It "lingered" with "L" to prove several hypotheses. One of which is no doubt the pattern of response in this treatment - It's trajectory. If we stopped measuring too soon we may not have captured the response trajectory of a delayed agent. It's like two airplanes with engine failure falling to the earth, only (DCVAX) finally gets 1 of it's engines started, albeit delayed and finally pulls up and levels off gliding back to earth, instead of crashing. Doing the hard work of waiting with DCVAX "L" in 1 indication could pay dividends for "L" and "Direct" in multiple indications including the current trials indication. We were already long in the tooth on this trial, pot committed so to speak, so going all in and waiting just a little longer was a good risk/reward decision. Waiting still sucks...
but waiting could:
1. Help clear up any muddiness with respect to PFS.
2. Elucidate the response trajectory difference that may not start immediately.
3. Improve the HR in this trial as the estimates will be based on different trajectories. And much of the information will be actual not estimate
4. Provide information on the Duration of Response.
5. Provide information on any manufacturing improvements, whether it was collection of APCs or improvement in the maturation(specific to the hour) as reflected by the Direct Patent or both. It certainly looks like the later patients are doing much better.
6. Provide biomarkers, imaging or some other tell tale sign that can be used to show a patient is responding and can help predict the duration of responses in the future.(You know like a replacement for PFS as a surrogate for actual long term survival)
6. This could speed up future trials in other indications for L and Direct and confirm trial design and manufacturing design.
Those 100's of other treatments being developed would also have to wait a long time to get the data we will have. Perhaps adjusting the manufacturing and maturation of the APCs will keep this "Cutting Edge". Are you positive that some changes in the "L" trial will not impact direct? They found a way to make APCs more aggressive in 2013/14/15, do you think they wouldn't want to apply that knowledge and test it in "L"? I don't believe "L" trial was specific with how long maturation should be, so if they made a minor tweak from 24 hours to 16-18 hours(method b) it would still follow protocol. The results could prove to NWBO that the maturation window for Method B is working and the hypothesis from the observation in Direct would be confirmed at least internally.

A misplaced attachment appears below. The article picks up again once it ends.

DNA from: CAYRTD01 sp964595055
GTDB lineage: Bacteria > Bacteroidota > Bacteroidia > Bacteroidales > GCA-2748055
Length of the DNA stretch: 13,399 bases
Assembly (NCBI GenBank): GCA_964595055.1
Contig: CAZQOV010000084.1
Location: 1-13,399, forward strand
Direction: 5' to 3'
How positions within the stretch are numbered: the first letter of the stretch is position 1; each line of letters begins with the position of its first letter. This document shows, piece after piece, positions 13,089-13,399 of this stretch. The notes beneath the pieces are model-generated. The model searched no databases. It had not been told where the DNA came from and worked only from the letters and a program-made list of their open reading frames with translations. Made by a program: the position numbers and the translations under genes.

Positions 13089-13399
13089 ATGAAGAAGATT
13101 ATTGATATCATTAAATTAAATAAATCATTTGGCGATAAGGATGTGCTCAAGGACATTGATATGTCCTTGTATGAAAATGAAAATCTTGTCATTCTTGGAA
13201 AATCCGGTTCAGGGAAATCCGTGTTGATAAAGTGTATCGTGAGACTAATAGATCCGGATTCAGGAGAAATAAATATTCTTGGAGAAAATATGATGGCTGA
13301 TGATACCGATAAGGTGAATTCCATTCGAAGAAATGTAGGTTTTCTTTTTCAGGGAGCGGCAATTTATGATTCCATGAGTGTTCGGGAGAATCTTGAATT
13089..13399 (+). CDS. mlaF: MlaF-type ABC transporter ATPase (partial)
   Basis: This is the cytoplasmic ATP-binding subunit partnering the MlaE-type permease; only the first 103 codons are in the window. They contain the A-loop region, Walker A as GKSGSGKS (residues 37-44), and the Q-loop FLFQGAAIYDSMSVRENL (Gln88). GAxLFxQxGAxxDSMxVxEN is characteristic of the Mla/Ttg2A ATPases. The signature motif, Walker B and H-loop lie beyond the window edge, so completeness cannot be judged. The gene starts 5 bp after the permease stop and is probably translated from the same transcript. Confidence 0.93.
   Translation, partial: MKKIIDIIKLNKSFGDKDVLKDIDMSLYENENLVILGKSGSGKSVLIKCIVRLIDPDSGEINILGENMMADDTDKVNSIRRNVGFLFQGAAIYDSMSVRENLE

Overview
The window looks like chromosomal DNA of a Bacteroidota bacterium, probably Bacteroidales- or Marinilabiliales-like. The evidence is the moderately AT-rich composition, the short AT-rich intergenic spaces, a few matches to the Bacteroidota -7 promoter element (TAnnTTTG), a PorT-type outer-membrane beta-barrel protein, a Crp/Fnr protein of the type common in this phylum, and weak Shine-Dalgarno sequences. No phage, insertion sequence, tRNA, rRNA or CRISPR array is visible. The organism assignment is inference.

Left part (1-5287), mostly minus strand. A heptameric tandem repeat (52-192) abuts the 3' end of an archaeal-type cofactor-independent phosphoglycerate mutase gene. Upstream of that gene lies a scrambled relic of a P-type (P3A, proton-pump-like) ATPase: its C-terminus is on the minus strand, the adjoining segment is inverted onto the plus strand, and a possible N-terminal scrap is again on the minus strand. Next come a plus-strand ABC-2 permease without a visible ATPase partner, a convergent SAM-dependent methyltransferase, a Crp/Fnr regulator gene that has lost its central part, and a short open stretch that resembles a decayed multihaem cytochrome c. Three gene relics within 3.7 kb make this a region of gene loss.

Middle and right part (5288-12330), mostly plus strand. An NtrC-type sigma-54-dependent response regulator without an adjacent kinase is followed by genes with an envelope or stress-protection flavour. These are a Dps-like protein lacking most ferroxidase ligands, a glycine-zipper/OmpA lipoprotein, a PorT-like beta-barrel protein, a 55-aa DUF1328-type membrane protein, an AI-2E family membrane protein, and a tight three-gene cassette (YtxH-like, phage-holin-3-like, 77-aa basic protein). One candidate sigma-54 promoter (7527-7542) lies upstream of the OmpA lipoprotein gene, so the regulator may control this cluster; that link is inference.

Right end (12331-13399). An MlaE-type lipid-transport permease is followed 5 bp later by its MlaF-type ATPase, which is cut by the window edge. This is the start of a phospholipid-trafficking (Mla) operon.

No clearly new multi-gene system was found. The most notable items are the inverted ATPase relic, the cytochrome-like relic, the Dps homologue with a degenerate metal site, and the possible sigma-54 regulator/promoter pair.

I simply disagree, this is as cutting edge as it gets. What other trials do you know of that have broad applicability, long duration of response, a fat tail of survivors ~35%+ at 36mo+, with zero toxicity or QOL issues? As a patient the risk reward for taking this drug appears only to be economical. ...and I think "L" was improved from the early stages of the trial(while still being under protocol). Improved by a slight nuance in either the purity of collection or the specific time of maturation. Like cooking a frozen pizza, 5 minutes is too short, 25 minutes is too long but 13 minutes is just right. I am sure LP wishes she knew in 2008 what she knows now. It would have probably changed the dilution picture in 2012-15. More of it would have occurred at a higher stock price earlier on. In any case the wait is nearly over.
Too bad BMS bought Celgene, maybe they have more $ in coffers for M&A because they certainly "get it" when it comes to immuno-oncology. https://www.immunooncologyhcp.bmsinformation.com/clinical-expectations/end-point-considerations